He claimed that Mr Rene has large properties and different companies in Seychelles, including a large property also in Australia to his knowledge, where funds for compensation to his victims can come from. He noted that the property in Australia, with other shareholders, has been sold recently and called on the commission to investigate through the forensic account. He also called on perpetrators still alive to come forward and seek redress for their wrongdoing.

Case 005: Carlette Ball

Ex-police officer Patrick Lablache was named as a witness in case 005 of Carlette Ball in relation to the disappearance of her husband, Hasannali at St Louis on August 13, 1977. Lablache was the first police officer to arrive at the scene where Hassanali was supposedly kidnapped.

Mrs McIntyre said that the commission have requested the police file on the incident but have received nothing from the police so far and he (Lablache) could maybe help share some light on the investigation.

Mr Lablache said that a contingent of seven police officers, including himself as the driver, were on patrol at Pointe Conan around 7pm when they were directed by radio to go to St Louis. He said when they arrived at the scene, there were a few people around. He noted that the front of the car was facing towards Beau Vallon and upon verifying the car, it looked liked it had been abruptly stopped, the ignition was still on, the head lights were still on, the driver’s door was wide open and three shirt buttons were on the floor of the car while a brown pair of slippers were outside on the tarmac at the side of the car.

He said it was only after fifteen minutes that forensic police officer Paul Bedier arrived on the scene. He assumed, from his experience, that the person in the car was brutally dragged out of the car due to evidence of the three buttons on the floor and also from some blood he had noticed inside and outside of the car. He called on the commission to ask Mr Bedier regarding the blood sample if it was recorded or not. He further said that he entered his statement in the occurrence book at the Central Police Station.

Mr Lablache said the following day he and his colleagues who were at the scene were told by Ogilvy Berlouis, who were present at the police station, not to disclose the case any further even to other police officers and he noted that the incident was never investigated.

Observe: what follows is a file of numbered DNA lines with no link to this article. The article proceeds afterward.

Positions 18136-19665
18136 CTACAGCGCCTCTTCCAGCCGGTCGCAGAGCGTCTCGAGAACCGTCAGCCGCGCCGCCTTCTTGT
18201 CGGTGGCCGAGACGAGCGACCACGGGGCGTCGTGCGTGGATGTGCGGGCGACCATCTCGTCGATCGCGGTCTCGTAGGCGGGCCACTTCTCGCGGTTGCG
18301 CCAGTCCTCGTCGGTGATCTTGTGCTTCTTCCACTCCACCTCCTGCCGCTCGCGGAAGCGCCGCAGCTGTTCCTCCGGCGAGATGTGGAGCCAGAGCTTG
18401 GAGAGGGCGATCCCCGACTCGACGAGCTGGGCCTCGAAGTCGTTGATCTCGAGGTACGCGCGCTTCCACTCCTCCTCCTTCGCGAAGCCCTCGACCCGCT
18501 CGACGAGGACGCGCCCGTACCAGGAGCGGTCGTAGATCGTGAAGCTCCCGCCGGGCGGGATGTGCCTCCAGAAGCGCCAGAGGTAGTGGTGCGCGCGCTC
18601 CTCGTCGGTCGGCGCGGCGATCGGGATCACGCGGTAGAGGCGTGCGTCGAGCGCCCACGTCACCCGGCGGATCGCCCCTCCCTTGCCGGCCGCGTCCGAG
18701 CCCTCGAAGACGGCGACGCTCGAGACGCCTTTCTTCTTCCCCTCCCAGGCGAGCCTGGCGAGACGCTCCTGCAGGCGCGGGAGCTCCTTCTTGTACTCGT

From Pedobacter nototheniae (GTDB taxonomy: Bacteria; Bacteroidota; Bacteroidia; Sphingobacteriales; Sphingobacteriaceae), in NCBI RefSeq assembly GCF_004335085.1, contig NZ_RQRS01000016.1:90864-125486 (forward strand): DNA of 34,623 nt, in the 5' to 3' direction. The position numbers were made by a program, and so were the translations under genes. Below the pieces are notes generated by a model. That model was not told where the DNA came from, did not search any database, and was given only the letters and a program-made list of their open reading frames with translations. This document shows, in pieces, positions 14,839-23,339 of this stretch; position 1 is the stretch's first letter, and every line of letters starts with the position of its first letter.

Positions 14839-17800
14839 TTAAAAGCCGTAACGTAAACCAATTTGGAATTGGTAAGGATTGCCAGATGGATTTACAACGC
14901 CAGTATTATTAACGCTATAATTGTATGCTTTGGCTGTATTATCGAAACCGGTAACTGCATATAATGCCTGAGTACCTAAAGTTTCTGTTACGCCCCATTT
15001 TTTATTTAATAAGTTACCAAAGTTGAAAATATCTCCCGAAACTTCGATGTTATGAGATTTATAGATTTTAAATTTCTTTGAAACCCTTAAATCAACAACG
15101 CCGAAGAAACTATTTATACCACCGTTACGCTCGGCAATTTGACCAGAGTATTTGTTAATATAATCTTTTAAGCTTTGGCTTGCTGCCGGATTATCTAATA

Shedding some light on what happened at the Police Mobile Unit on the day of the coup on June 5, 1977, Mr Lablache told the commission that he heard, from his room, the first shot which he presumed killed police officer Berard Jeannie. He also alleged that coup member Francis Rachel was killed inside the compound and not outside next to the fence as mentioned by other witnesses as he (Lablache) had witnessed where Rachel had fallen upon waking up from his sleep.

He noted that he and roommate Justin Sophola managed to escape to the Mont Fleuri cemetery and later to his sister’s residence further up before being rounded up and sent back to the unit. After, he added, they were sent to the Central Police Station where along with other police officers they spent two days. He noted that upon being brought back to the barrack, he managed to catch a glimpse of Mr Jeannie’s body who had been shot in the head behind a table.

Mr Lablache claimed that after the coup he was transferred as the personal driver of a senior police officer but he had wanted to do something else. He said that his resignation letter was refused and torn and as a result of him showing signs of frustrations, two months later, instead of the management reconsidering his offer to resign, he got an eviction letter.

He alleged that he had to move to Praslin and worked as a taxi driver until today and was constantly followed around and he had to stop working at night. He claimed that he was also detained for eighteen days following a fire incident at the Praslin domestic airport and was also arrested along with other persons on the grounds of being involved to destabilise the country through trying to declare Praslin as a separate republic and for which they spent forty-eight days in detention at the Anse Etoile police station.

As he had also claimed to the commission that he was victimised by the State through eviction from the force, arrest and revocation of his license once, all for no clear reasons to him, Mr Lablache will be given a case number to further have his case investigated.


Case 0232: Rene Quilindo

Ex-police officer, Rene Quilindo, living in England, was back to the commission in a rescheduled session on Skype in case 0232, to continue with his complaint in relation to the victimisation he endured during the one party.

He appeared before the commission on January 10, 2020 and because of time constraint had to be rescheduled to yesterday where he continued with his explanation on his situation during his nine-month detention at the Union Vale prison from 1979-1980 and also accounts on his second arrest in 1984 following his participation in a demonstration in Victoria, among others, and eventually being forced into political exile in March 1986.

Mr Quilindo is seeking compensation for his length of service in the police force, the time he spent in detention and justice in the death of one of his cousins, Joyce Quilindo, who was shot and killed by the militia, among other people who were also victimised by the regime.


Patrick Joubert